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The current study aims to investigate the mediating effect of perceived control over the future and the moderating effect of empathy on the association between stressful experiences and PTSD symptoms among college students in China in response to COVID-19. A sample of 1,225 college students (70.69% were female, M age=20.22 years, SD=2.02) were recruited using web-based surveys at wave 1 (W1) and wave 2 (W2) longitudinally. Results showed that COVID-19-related stressful experiences were significantly associated with PTSD symptoms. Perceived control over the future partially mediated the relationship between these two variables (indirect effect size=0.09, p < 0.01). Empathy significantly moderated the path from perceived control over the future to PTSD symptoms, suggesting that the association was stronger for individuals with higher levels of empathy. Findings suggest a protective effect of perceived control over the future on college students’ PTSD symptoms during the COVID-19 pandemic. Such a protective effect was intensified by empathy. Future intervention to manage PTSD symptoms should be tailored to positive future expectations and empathy.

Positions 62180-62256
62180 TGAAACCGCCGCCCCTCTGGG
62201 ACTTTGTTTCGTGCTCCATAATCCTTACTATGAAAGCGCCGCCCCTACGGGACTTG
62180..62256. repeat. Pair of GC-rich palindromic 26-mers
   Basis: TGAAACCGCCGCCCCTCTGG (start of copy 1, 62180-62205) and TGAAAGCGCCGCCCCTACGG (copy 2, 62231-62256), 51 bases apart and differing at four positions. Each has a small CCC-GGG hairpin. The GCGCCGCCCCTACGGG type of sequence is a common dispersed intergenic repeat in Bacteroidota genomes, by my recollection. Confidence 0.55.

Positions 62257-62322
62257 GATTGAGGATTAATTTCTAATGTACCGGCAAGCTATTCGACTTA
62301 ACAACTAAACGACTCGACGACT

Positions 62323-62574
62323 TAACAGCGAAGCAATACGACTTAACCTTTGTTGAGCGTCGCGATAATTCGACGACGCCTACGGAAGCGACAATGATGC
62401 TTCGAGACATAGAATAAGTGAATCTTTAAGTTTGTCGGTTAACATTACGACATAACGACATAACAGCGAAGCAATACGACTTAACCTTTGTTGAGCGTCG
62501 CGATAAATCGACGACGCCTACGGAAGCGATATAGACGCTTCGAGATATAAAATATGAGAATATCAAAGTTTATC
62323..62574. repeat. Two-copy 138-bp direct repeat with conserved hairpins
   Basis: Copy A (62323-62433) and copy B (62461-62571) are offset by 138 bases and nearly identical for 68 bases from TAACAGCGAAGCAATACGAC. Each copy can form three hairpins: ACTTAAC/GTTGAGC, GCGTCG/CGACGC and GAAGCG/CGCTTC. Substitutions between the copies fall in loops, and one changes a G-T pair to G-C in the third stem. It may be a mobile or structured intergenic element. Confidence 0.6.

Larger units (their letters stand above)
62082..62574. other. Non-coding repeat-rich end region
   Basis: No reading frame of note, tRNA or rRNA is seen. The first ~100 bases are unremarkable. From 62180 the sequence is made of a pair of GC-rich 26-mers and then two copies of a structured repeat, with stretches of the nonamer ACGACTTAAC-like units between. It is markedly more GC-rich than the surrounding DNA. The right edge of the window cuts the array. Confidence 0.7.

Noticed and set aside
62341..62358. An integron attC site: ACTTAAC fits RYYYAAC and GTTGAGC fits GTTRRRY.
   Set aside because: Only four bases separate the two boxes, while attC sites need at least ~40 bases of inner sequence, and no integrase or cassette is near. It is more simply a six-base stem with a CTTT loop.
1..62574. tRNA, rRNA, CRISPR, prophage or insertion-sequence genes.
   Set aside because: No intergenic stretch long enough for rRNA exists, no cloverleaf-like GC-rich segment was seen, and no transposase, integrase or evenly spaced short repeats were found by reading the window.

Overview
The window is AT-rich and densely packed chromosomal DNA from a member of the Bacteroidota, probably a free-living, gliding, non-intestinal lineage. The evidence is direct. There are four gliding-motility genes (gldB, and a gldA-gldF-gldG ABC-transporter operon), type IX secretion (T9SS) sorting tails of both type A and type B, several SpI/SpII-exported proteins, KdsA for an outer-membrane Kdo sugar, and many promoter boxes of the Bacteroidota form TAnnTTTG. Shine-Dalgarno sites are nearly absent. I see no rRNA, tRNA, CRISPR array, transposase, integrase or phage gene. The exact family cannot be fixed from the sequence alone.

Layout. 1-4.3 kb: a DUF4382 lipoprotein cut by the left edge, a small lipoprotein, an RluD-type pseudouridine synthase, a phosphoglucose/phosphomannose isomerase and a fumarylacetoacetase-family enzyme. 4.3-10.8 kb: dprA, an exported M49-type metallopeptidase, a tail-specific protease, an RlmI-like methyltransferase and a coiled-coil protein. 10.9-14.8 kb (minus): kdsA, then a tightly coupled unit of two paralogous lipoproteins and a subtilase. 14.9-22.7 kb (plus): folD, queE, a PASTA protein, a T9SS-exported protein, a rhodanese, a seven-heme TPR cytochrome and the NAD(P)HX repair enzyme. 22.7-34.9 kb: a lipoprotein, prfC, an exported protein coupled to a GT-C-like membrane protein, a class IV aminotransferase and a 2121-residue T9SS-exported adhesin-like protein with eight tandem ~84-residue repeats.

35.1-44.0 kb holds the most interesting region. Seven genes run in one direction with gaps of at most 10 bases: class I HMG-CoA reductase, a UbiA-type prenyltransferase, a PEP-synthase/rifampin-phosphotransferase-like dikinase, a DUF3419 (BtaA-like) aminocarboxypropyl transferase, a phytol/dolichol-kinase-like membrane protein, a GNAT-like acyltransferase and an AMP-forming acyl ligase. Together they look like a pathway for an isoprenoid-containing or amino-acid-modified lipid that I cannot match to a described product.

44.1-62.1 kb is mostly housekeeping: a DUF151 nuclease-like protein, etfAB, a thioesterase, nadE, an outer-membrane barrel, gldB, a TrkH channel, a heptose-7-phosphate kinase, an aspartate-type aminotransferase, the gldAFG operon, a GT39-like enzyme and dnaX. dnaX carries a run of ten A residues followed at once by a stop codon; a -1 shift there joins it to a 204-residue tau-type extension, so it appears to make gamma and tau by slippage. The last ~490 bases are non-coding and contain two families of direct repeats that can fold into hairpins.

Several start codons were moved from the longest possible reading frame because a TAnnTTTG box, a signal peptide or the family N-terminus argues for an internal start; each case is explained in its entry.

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APA Citation

Ye, Z., Zeng, C., Yang, X., Cheuk Chi Tam, Wang, Y., Qiao, S., Li, X., & Lin, D. (2022). COVID-19-related stressful experiences and posttraumatic stress disorder symptoms among college students in China: A moderated mediation model of perceived control over the future and empathy. Journal of Pacific Rim Psychology, 16.